Kitty Foyle (1940, Sam Wood) [r]
Dalton Trumbo-scripted portrait of an independent “white collar girl,” from Christopher Morley’s unusually frank novel, comes down mostly to watching Ginger Rogers wisecrack winningly while choosing between a couple of absolute cads, one of whom may respect her slightly more than the other. There’s the occasional wisp of heartbreak and depth, but all of the minor female characters — Kitty’s roommates and the woman whose home she eventually considers wrecking — are more engaging than the love interests.
Klute (1971, Alan J. Pakula)
Gorgeously photographed (by Gordon Willis) neo-noir attempts a portrait of urban discontent: working girl Jane Fonda is being spied on by a private detective (Donald Sutherland, in an inexcusably zombielike performance) who’s on the trail of a disappeared friend, once apparently a customer of hers. The story is too poorly set up (and wound down) to do anything with the potential of this basic idea thanks to an idiotic script and bad performances.
The Knack, and How to Get It (1965, Richard Lester) [hr]
One thing’s for sure: no one will ever complain about the pacing in this film. Rapid-fire, half-insane comedy with ample visual ingenuity offers more thrills for those who love Lester’s two Beatles movies (he made it between them). The story of a young man’s jealousy of his womanizing neighbor doesn’t really have anywhere to go, but you will have the time of your life getting there anyway.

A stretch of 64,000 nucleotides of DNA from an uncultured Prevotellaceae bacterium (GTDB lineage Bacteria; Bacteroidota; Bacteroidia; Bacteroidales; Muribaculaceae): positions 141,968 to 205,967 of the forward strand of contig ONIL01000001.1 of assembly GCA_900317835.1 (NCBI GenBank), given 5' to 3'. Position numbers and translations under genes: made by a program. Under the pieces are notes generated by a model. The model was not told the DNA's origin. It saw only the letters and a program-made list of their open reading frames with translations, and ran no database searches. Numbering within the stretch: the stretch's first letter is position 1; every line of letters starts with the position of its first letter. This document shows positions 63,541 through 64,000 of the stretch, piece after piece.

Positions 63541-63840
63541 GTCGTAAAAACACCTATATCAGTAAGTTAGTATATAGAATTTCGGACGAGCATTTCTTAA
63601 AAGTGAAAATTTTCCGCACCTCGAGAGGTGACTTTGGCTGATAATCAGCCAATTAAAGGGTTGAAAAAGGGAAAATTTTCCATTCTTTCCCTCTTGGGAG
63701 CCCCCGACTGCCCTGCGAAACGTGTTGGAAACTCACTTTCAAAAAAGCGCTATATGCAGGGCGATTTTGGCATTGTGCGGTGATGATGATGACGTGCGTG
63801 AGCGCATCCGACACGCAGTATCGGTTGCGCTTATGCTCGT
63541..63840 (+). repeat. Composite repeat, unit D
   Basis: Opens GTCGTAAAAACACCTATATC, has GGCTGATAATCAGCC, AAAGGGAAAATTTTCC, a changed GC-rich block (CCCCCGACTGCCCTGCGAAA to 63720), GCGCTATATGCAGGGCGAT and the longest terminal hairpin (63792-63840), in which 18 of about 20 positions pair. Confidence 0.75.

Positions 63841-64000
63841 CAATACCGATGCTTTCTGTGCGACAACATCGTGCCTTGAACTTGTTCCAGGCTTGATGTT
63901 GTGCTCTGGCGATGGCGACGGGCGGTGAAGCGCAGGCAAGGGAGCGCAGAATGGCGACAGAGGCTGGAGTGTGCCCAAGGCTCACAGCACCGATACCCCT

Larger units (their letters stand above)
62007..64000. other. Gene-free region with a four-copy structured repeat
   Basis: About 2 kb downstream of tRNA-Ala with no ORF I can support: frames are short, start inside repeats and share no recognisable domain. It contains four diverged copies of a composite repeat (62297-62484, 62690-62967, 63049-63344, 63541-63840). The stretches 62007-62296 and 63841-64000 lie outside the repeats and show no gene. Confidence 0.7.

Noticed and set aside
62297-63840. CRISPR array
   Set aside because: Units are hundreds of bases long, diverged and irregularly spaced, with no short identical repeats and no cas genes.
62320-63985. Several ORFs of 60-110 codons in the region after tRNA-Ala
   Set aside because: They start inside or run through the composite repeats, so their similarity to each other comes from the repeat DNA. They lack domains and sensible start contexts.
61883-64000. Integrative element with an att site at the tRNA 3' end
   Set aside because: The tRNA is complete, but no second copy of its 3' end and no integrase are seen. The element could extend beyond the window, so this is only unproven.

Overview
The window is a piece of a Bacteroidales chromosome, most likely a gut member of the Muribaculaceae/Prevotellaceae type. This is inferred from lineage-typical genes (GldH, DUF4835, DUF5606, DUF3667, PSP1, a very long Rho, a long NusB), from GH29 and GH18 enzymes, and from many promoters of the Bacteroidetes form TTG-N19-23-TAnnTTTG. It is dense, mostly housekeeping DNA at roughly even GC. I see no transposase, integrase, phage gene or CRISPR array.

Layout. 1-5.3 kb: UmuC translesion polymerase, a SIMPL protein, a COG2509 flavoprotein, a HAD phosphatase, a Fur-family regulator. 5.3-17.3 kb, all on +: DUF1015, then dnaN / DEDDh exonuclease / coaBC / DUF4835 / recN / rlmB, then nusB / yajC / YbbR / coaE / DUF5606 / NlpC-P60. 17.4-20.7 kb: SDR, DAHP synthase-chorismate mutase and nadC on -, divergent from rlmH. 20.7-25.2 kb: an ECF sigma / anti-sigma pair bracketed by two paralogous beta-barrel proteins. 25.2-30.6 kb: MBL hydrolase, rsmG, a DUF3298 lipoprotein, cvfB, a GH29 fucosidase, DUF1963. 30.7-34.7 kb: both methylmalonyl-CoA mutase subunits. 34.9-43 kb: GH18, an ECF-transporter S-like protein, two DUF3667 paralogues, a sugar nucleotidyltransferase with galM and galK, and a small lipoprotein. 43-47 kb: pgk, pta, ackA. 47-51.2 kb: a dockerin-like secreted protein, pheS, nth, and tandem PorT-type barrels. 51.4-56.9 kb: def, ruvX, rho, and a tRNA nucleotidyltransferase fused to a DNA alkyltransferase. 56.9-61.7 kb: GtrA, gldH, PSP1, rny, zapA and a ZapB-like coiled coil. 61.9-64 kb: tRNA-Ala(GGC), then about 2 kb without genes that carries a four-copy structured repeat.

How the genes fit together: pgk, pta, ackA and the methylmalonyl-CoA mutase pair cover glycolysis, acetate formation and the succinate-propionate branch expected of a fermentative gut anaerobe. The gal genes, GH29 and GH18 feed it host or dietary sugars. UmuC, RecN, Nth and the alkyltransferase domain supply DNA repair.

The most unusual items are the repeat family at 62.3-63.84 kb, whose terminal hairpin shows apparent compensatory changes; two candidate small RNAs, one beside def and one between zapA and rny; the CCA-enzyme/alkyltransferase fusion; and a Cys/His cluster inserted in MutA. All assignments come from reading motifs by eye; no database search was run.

Knife in the Water (1962, Roman Polanski) [r]
A quarreling bourgeois couple go on a weekend trip in a sailboat; just beforehand, they pick up an idealistic hitchhiker who is constantly wielding a knife. Thereafter, Polanski — in his directorial debut — spends an hour and a half holding that knife over the viewer, preparing them for the worst, for that which seems inevitable. It never drops. Instead, the movie is not actually a thriller but a heady drama about masculine identity. Proceed at your own risk.
Knives Out (2019, Rian Johnson) [r]
Crafty, frothy if excessively talky whodunit takes the bold structural leap of showing all its cards early on and allowing the suspense of the given scenario to play out, with a few handy plot devices sufficiently original that their contrivances don’t really hurt. As with so many stories in this genre, there are too many characters for any of them to make a huge impression, even the nurse Marta so compellingly played by Ana de Armas who’s the prime reason this isn’t a straight comedy. Only Christopher Plummer is given a lot to bite into with the aged author whose death sets the plot into motion; you come away wishing for more of him.